Music 1

Soldiers of the Queen

It's the soldiers of the Queen, my lads
Who've been, my lads, who've seen, my lads
In the fight for England's glory lads
When we've had to show them what we mean:
And when we say we've always won
And when they ask us how it's done
We'll proudly point to every one
Of England's soldiers of the Queen.

Words and music by Leslie Stuart, 1894.
Soldiers of the Queen

The Devil is Dead

Some say the Devil is dead,
The Devil is dead,
The Devil is dead,
Some say the Devil is dead
And some say 'tis blarney;
More say he rose again,
He rose again,
He rose again,
More say he rose again
And joined the British Army.

Irish traditional.

Dear Old Pal of Mine

All my life is empty, since I went away
Skies don't seem to be so clear
May some angel sentry, guard you while I stray
And fate be kind to join us some sweet day.

Oh, how I want you, dear old pal of mine
Each night and day I pray you're always mine
Sweetheart, may God bless you, angel hands caress you
While sweet dreams rest you, dear old pal of mine.
Lieut. Gitz Rice & Harold Robé, Dear Old Pal of Mine, 1918

Oft, in the Stilly Night

Oft, in the stilly night,
Ere Slumber's chain has bound me,
Fond Memory brings the light
Of other days around me;
The smiles, the tears,
Of boyhood's years,
The words of love then spoken;
The eyes that shone,
Now dimm'd and gone,
The cheerful hearts now broken!
Thus, in the stilly night,
Ere Slumber's chain hath bound me,
Sad Memory brings the light
Of other days around me.
Thomas Moore (1779-1852), published in National Airs, 1815
Second Verse
When I remember all
The friends, so link'd together,
I've seen around me fall
Like leaves in wintry weather;
I feel like one,
Who treads alone
Some banquet-hall deserted,
Whose lights are fled,
Whose garlands dead,
And all but he departed!
Thus, in the stilly night,
Ere Slumber's chain hath bound me,
Sad Memory brings the light
Of other days around me.

The Sea Around Us

The sea, oh the sea
is the gradh geal mo croide
Long may it stay between England and me
It's a sure guarantee
that some hour we'll be free
Oh thank God we're surrounded by water.

Dominic Behan, 1960s

gradh geal mo croide – Irish, "fair love of my heart".

Sister Susie's Sewing Shirts

Sister Susie's sewing shirts for soldiers
Such skill at sewing shirts
Our shy young sister Susie shows!

Some soldiers send epistles,
Say they'd sooner sleep in thistles
Than the saucy, soft, short shirts for soldiers
sister Susie sews.

Weston and Darewski, 1914.
Lyrics at First World

Keep the Home Fires Burning

Keep the Home Fires Burning,
While your hearts are yearning,
Though your lads are far away
They dream of home.
There's a silver lining
Through the dark clouds shining,
Turn the dark cloud inside out
'Til the boys come home.

Ivor Novello, Lena Ford, 1914.
Lyrics at First World

She is far from the land

She is far from the land, where her young hero sleeps,
And lovers are round her, sighing;
But coldly she turns from their gaze, and weeps,
For her heart in his grave is lying!
Thomas Moore (1779-1852), National Airs.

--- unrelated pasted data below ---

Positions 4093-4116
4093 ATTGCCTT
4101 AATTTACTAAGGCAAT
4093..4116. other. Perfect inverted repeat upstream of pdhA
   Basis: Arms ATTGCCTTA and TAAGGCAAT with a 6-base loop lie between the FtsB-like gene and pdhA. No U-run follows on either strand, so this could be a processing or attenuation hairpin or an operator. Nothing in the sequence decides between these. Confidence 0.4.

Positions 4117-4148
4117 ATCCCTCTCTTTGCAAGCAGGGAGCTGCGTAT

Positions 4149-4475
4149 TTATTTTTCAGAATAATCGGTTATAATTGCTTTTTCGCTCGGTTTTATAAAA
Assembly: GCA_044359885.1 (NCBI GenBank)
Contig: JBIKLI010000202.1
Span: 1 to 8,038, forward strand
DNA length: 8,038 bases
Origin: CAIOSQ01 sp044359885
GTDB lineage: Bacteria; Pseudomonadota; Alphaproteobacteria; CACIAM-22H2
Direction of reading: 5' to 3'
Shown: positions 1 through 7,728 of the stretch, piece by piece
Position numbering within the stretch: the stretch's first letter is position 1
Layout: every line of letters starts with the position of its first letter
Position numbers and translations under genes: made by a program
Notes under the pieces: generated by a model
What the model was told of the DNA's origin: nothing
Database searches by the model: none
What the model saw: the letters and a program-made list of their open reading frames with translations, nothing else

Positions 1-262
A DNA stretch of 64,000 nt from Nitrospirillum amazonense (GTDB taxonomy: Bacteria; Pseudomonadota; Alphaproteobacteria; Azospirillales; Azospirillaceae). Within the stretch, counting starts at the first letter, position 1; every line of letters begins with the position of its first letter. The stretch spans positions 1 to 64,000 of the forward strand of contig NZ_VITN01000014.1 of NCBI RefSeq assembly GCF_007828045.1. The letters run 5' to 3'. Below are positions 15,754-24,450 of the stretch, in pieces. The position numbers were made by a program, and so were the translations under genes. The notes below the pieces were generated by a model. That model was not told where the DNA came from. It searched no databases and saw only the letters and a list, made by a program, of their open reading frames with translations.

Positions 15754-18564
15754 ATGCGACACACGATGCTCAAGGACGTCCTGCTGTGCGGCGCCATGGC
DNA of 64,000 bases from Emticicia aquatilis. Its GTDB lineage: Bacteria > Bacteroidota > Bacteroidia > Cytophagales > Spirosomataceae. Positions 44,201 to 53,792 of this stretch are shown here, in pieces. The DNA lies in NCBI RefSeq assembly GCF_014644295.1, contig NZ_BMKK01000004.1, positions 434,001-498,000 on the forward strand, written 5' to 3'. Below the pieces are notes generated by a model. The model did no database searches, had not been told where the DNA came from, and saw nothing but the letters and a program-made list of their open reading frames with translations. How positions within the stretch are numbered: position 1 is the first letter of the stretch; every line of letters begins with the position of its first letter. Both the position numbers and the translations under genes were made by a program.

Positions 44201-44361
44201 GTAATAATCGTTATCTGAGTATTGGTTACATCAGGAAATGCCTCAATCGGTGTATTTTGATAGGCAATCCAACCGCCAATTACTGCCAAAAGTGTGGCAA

Lyrics at

The song tells the sadness of Sarah Curran, fiancée of the Irish patriot, Robert Emmet, who was executed in 1803 after an abortive rebellion. Her story can be read at Chest of

The Praties they grow small

Oh the praties they grow small, over here
Oh the praties they grow small
And way up in Donegal
We eat them skins and all,
over here, over here.
Oh, they'll grind us into dust, over here
Oh, they'll grind us into dust,
But the Lord in whom we trust
Will return us crumb for crust,
over here, over here

Irish traditional

Phil the Fluther's Ball

With the toot of the flute,
and the twiddle of the fiddle-O!
Hopping in the middle,
like a herrin' on the griddle-O!
Up! down, hands around,
crossing to the wall-O!
Hadn't we the gaiety
at Phil the Fluther's Ball.

Words and music by Percy French (1854-1920).
Lyrics at

Burlington Bertie from Bow

I'm Burlington Bertie, I rise at ten thirty
And saunter along like a toff
I walk down the Strand with my gloves on my hand
Then I walk down again with them off
I'm all airs and graces, correct easy paces
Without food so long I've forgot where my face is
I'm Bert, Bert, I haven't a shirt
But my people are well off you know.
Nearly everyone knows me
from Smith to Lord Rosebr'y,
I'm Burlington Bertie from Bow.

Words and music by William Hargreaves; first performed 1914 by his wife, Ella Shields. The song is a burlesque parody of an earlier "straight" song also called "Burlington Bertie" (Harry B. Norris, 1900), but which concerned the life of leisure of a moneyed young man. This parody portrays the unmoneyed leisure of a down-at-heels pretender to style.
Lyrics at Lyrics Playground

Dublin Fusiliers

With your left foot and right about face
this is the way we go
Charging with fixed bayonets
the terror of every foe.
A glory to old Ireland
as proud as buccaneers
A terror to creation are —
the Dublin Fusiliers.


Lyrics (updated somewhat by the Dubliners in the 1960s.)

Come Back to Erin

Come back to Erin, Mavourneen, Mavourneen;
Come back, Aroon, to the land of thy birth;
Come with the shamrocks and spring-time, Mavourneen,
And its Killarney shall ring with our mirth.

Over the green sea, Mavourneen, Mavourneen,
Long shone the white sail that bore thee away;
Riding the white waves that fair Summer mornin',
Just like a Mayflow'r afloat on the bay.

Words and music by Claribel (Charlotte Alington), 1866.